I mean like you said that theravada tends to be more "supernatural" type of buddhism, but then isn't buddhism supposed to make you, get rid of these type of beliefs and superstition of seeing Preta or Yakkha? (at least this is the case in western buddhism. What about theravada?).
As far as i know it is not stated anywhere that only enlightened beings encounter non-humans and rather the opposite is seemingly inferred.
I don't think it is in itself a problem if a person is convinced to have had an encounter even without meditation but it can certainly be problematic if it is something prevalent in one's practice and daily life as it presents unique challenges for the meditator and the teacher.
In case of a Yakkha they are far more likely to "engage" a person than the other way around unless the person has magical powers as i understand it.
I think that Buddhism is not supposed to rid one of these beliefs at all, quite the contrary actually.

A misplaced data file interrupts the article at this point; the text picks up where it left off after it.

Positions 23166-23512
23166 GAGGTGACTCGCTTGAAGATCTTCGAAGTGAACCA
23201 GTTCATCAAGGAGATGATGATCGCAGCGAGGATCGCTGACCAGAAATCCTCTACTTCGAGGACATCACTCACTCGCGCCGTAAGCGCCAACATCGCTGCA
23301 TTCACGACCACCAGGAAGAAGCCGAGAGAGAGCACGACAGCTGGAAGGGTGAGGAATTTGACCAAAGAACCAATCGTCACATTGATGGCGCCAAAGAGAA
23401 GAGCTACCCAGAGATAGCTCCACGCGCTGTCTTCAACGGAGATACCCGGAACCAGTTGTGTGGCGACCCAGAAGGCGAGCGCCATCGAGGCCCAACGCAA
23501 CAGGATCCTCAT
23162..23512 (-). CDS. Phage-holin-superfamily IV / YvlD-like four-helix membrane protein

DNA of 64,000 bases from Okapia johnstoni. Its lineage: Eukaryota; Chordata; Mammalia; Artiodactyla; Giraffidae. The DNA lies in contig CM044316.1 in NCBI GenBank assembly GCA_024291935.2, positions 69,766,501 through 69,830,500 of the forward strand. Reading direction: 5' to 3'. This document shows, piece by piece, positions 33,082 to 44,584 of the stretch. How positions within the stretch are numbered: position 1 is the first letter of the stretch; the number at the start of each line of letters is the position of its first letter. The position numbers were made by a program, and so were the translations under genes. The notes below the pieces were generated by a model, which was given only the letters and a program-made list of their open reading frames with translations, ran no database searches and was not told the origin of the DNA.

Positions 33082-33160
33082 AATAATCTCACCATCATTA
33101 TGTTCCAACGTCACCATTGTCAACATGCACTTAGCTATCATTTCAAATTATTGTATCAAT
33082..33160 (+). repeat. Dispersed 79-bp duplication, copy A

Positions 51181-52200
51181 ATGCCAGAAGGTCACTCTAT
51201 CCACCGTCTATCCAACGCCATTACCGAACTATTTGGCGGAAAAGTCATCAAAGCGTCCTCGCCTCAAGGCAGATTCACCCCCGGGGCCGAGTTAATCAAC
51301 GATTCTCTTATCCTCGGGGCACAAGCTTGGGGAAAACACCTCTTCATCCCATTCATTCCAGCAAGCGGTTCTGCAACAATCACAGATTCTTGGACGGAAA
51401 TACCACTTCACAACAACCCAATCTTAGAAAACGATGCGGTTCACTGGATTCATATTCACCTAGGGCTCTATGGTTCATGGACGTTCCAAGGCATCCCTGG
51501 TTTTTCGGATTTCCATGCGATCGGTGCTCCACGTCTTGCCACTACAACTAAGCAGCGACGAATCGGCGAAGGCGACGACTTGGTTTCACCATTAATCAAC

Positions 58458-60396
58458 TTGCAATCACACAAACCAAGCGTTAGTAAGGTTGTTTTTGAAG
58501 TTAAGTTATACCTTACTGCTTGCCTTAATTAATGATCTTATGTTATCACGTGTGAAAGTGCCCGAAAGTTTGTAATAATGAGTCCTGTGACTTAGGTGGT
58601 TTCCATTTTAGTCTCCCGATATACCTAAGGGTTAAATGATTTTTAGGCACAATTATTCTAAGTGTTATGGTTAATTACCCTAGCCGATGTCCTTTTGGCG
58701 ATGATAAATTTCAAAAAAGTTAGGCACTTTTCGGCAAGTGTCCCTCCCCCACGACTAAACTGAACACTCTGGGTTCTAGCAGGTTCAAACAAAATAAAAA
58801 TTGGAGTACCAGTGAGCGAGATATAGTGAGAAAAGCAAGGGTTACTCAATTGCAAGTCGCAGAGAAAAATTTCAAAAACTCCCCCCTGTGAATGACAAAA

I think such claims are likely to be met with skepticism, admiration or fascination dependent on one's credibility and faith of the listener.
It is my personal opinion that apart from development of full blown ability to see the invisible, certain personality traits, meditative attainments and the noble realizations in particular make such encounters more likely.

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Lankamed
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Re: can you be superstitious in buddhism

Post by Lankamed » Mon Jun 18, 2018 1:09 am

robertk wrote:
Sun Jun 17, 2018 10:48 pm
It would be hard to find, en masse, a more superstitious group than Thai people, so sure you can be rabidly superstitious, and still buddhist.
Image

justindesilva
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Re: can you be superstitious in buddhism

Post by justindesilva » Mon Jun 18, 2018 2:23 am

robertk wrote:
Sun Jun 17, 2018 10:48 pm
It would be hard to find, en masse, a more superstitious group than Thai people, so sure you can be rabidly superstitious, and still buddhist.